Valsartan May Lead to an Increased Risk of Cancer

People who took the generic blood pressure drug valsartan may face an increased risk of certain cancers due to possible exposure to the carcinogenic chemical N-nitrosodimethylamine (NDMA), the same chemical that led to the high-profile removal of all Zantac and ranitidine products from the market in 2020. The companies that made and distributed valsartan pills contaminated with toxic NDMA are now facing a growing number of product liability lawsuits filed by former valsartan users who were diagnosed with cancer, which seek to hold the drug makers responsible for their tainted drug products. Lawsuits pursuing compensation for personal injuries and other losses allegedly caused by generic valsartan, losartan, and irbesartan products have been consolidated in a New Jersey federal court as part of a multidistrict litigation.

Generic Valsartan Tainted by NDMA

Valsartan is the name of a generic blood pressure medication widely used to treat high blood pressure and congestive heart failure. Valsartan belongs to a class of drugs known as angiotensin II receptor blockers (ARBs), which work by blocking the peptide hormone angiotensin II, which causes the constriction of blood vessels leading to high blood pressure. Many people taking valsartan have found it to be effective in lowering their blood pressure and reducing their risk of heart failure. However, it was discovered in 2018 that batches of generic valsartan manufactured at a Chinese facility were contaminated with the cancer-causing substance N-nitrosodimethylamine (NDMA) and that the toxic chemical may have been present in the drugs for as many as four years before it was detected.

Many generic drugs that contain valsartan as the active ingredient have since been recalled due to the unexpected and potentially dangerous presence of NDMA and other nitrosamine impurities, which can increase the risk of cancer in users. Among the types of cancer that have been linked to tainted valsartan medications are:

  • Liver cancer
  • Kidney cancer
  • Stomach cancer
  • Colorectal cancer
  • Bladder cancer
  • Pancreatic cancer
  • Prostate cancer
  • Leukemia

NDMA Contamination Leads to Valsartan Drug Recalls

The discovery that certain batches of generic valsartan were contaminated with NDMA led to a wave of recalls beginning in July 2018, when the FDA announced that some generic valsartan manufacturers were initiating recalls after discovering the presence of NDMA in their drug products. The recalls affected several drugs containing valsartan, as well as other drugs containing the generic blood pressure drugs losartan and irbesartan. The NDMA contamination was traced back to Zhejiang Huahai Pharmaceuticals (ZHP) and Zhejiang Tianyu in China and Hetero Labs Limited in India, which together supply more than half of the valsartan drug products distributed in the United States. According to the FDA, the NDMA found in the valsartan medications is believed to have been a chemical byproduct produced as a result of changes made to the manufacturing process.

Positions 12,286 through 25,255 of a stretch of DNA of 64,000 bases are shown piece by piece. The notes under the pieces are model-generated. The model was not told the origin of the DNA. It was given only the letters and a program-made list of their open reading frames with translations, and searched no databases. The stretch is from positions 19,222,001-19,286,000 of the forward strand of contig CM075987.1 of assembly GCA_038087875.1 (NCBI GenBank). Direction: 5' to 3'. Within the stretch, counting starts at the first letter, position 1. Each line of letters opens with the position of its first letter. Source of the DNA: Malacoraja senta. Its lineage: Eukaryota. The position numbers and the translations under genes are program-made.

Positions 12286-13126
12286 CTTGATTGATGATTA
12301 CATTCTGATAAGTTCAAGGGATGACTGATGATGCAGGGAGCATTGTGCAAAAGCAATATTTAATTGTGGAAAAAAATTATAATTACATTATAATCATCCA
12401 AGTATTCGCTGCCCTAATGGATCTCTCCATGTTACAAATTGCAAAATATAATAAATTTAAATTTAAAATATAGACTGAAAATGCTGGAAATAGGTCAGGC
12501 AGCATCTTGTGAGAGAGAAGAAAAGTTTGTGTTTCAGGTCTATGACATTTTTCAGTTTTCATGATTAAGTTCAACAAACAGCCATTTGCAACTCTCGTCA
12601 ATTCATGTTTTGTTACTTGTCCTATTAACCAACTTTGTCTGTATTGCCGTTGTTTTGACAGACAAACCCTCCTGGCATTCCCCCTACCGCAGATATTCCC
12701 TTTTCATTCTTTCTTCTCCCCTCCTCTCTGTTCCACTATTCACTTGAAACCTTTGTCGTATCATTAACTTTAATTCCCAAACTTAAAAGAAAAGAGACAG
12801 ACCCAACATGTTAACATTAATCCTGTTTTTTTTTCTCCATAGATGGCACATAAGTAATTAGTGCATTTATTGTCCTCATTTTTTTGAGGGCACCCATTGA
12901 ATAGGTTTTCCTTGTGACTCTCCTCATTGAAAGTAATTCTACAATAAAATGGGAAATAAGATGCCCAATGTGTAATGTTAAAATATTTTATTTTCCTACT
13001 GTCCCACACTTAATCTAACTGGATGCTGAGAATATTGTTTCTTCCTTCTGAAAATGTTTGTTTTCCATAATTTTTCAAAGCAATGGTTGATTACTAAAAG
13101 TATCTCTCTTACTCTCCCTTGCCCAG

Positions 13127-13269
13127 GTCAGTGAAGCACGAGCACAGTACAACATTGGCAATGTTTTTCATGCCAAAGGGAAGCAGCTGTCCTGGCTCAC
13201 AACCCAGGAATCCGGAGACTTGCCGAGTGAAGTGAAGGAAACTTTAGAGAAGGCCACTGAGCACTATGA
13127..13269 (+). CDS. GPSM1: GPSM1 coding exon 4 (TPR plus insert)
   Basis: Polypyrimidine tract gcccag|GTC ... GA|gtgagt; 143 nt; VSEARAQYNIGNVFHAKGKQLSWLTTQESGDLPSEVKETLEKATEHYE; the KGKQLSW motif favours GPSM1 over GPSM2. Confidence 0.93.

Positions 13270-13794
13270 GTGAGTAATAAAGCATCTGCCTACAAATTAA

In the months that followed the initial valsartan recalls, the FDA announced that it had identified another cancer-causing chemical in the contaminated batches of valsartan. “[A]n additional nitrosamine, N-nitrosodiethylamine (NDEA), has also been detected in some valsartan products,” the FDA announced in an April 2019 report. In an update on nitrosamine impurities published on its website, the World Health Organization (WHO) reported that “NDMA and NDEA belong to the so-called ‘cohort of concern’, which is a group of highly potent mutagenic carcinogens that have been classified by the WHO’s International Agency for Research on Cancer as probably human carcinogens.”

According to a Questions and Answers page on the FDA website, the potentially dangerous nitrosamine impurities found in generic ARB medications and combination medications containing valsartan, losartan and irbesartan include NDMA and NDEA, which are probable human carcinogens, as well as N-Nitroso-N-methyl-4-aminobutyric acid (NMBA), which is a potential human carcinogen. These potentially dangerous organic compounds can be formed unintentionally through industrial processes, or they can occur naturally in certain foods and drinks, such as cured meats, certain cheeses, fish, and beer. The WHO warns that “Although [nitrosamines] are also present in some foods and drinking water supplies, their presence in medicines is nonetheless considered unacceptable.”

Valsartan Users Seeking Compensation for Cancer Diagnoses

Consumers rely on drug manufacturers to develop and sell medications that are safe and work the way they are meant to work. Unfortunately, when drugs are not properly scrutinized or tested before being made available to consumers, the consequences can be devastating for users and their loved ones. According to estimates, three million Americans take valsartan-containing medications every year and more than one million people may have been exposed to NDMA-contaminated valsartan before the drugs were recalled. If you or someone in your family was diagnosed with stomach, liver, kidney, colorectal, bladder, or pancreatic cancer or another type of cancer after taking the blood pressure drug valsartan, you may be eligible to file a valsartan injury lawsuit against the drug manufacturer.